What is ‘Plantation Teak’ is it the same as normal teak?
Teak is one of nature’s best natural materials which has led to the timber being grossly over harvested for both house and boat building. For example, the area of natural teak forest in Thailand decreased from 2,324,300 hectares in 1954 to about 150,000 hectares in 2000 (UN Food and Agriculture Organisation).
The felling of naturally grown teak has now been banned in all countries and only Forestry Stewardship Council (FSC) plantation grown teak is now legally available. This is fast growth timber developed by advanced tissue culture which allows teak trees to mature in less than 15 years, compared with over 40 years for traditional natural growth teak.
Plantation teak was first introduced in the 1990’s alongside traditional teak and was initially marketed as ‘Blonde Teak’ due to its pale colour. It is now the only variety available in quantity so the term has now been dropped. The colour difference is due to the wider bands of fast growing spring wood. A tree’s growth rings are made up of alternate bands of springwood and slower growing summerwood. There is no growth in the other seasons.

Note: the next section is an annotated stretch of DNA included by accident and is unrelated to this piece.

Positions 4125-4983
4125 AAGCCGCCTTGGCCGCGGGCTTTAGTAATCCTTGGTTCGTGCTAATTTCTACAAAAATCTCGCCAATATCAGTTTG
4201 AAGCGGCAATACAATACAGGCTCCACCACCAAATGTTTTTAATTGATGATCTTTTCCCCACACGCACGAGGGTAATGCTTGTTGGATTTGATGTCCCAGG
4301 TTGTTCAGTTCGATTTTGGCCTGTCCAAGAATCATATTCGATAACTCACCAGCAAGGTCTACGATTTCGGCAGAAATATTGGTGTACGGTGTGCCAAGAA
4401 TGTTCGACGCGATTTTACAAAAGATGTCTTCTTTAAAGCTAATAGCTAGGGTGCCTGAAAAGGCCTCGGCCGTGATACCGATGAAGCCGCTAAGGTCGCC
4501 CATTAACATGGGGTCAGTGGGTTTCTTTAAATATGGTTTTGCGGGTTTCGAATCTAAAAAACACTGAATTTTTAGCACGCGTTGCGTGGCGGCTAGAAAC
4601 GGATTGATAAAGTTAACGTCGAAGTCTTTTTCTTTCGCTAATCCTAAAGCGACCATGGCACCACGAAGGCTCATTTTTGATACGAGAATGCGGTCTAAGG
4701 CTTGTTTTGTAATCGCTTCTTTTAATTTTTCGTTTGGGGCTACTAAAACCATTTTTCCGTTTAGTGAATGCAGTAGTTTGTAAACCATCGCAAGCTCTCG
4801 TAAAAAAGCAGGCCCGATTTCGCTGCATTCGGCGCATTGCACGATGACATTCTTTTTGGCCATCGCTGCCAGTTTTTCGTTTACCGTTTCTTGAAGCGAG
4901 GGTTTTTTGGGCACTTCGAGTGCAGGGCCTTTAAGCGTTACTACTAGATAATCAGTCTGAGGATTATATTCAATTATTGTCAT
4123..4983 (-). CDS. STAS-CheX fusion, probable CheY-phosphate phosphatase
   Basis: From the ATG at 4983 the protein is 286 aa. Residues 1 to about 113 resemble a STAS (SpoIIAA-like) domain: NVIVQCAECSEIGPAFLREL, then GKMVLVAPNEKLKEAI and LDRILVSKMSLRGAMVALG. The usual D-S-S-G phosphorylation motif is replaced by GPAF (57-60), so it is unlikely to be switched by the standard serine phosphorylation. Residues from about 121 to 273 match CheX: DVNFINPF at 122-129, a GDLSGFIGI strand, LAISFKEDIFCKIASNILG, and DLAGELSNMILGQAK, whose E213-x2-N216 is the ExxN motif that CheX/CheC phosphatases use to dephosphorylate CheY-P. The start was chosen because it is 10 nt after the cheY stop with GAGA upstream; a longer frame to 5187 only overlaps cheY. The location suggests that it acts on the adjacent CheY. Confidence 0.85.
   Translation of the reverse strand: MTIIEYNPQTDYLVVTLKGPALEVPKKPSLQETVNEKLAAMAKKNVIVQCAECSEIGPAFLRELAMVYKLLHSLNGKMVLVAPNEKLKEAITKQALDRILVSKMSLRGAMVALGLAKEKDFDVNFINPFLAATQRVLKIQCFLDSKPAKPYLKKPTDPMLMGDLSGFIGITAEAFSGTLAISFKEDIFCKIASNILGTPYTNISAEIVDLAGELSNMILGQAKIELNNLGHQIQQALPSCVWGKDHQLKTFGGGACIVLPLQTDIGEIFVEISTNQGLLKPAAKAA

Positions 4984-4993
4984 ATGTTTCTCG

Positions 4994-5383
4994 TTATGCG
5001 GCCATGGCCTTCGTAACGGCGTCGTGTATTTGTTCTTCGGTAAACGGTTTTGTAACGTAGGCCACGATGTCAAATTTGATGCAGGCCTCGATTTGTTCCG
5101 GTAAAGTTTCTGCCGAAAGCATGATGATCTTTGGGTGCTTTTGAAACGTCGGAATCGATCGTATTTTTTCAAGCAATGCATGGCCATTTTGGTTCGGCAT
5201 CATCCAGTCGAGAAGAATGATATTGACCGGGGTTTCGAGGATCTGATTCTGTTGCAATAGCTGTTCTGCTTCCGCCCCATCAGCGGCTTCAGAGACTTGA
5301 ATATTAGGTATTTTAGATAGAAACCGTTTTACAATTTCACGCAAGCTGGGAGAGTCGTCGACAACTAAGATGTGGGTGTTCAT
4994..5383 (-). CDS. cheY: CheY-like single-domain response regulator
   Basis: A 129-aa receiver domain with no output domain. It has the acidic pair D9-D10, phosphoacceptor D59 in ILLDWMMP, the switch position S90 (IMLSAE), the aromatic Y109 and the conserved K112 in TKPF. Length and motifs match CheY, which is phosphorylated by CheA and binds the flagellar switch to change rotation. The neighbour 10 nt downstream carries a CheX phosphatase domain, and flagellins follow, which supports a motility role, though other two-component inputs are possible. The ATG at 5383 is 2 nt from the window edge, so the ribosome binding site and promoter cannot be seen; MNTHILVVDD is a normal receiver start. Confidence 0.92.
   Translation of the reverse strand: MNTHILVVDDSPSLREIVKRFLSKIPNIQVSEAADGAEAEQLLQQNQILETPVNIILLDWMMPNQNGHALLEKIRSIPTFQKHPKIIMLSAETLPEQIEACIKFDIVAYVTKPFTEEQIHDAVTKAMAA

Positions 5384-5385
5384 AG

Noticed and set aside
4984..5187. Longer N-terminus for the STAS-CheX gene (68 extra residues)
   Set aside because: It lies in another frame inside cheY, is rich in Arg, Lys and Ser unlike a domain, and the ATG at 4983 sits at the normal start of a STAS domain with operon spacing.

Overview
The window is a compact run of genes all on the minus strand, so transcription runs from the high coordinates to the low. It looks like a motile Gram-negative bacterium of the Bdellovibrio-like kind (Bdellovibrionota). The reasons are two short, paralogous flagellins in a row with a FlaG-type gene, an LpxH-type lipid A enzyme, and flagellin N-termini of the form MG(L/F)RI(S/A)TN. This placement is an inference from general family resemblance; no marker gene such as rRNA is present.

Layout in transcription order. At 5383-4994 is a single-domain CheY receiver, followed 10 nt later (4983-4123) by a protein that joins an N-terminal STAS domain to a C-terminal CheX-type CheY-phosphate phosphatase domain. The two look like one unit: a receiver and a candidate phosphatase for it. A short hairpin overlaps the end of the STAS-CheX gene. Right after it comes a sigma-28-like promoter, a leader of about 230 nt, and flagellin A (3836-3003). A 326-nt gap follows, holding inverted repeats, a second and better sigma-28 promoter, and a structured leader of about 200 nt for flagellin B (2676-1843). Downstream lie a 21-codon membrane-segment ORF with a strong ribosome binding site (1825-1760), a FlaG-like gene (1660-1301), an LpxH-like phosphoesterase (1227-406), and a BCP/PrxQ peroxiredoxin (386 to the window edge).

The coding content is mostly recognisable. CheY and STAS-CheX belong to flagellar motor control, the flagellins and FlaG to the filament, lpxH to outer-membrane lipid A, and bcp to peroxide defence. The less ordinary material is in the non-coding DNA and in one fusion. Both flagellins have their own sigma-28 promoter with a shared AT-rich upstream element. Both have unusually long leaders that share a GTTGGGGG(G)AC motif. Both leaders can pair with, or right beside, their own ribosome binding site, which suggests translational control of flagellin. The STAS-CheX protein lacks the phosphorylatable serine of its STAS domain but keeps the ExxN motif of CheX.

The springwood is a wide band and is light in colour; it is relatively soft and has a thin walled cellular structure. Summerwood is a narrower, darker band and the cell structure is much stronger. It is these alternating coloured bands that create the attractive grain pattern in the face of the timber. In fast growth teak the springwood bands are wider and softer due to the advanced growth rate, hence the grain appears lighter in colour.
The timber is also less durable than old growth teak. The use of pressure washers or deck scrubbing has the effect of scouring out the soft springwood leaving the harder summerwood and the caulking as raised ridges. This raised grain will then be rapidly eroded by foot traffic. For this reason a modern manufacture of fast growth, or Plantation Teak product should never by cleaned using a pressure washer or by aggressive scrubbing along the grain.
Many boat owners see brown stained water being washed overboard during pressure washing, and think it is dirt that they are removing from the surface. It is not dirt, it is the wood itself and its protective oils that they are washing overboard. Not only are they eroding the soft springwood they are also washing out the natural oils which protects the fibres and prevents shrinkage and warpage.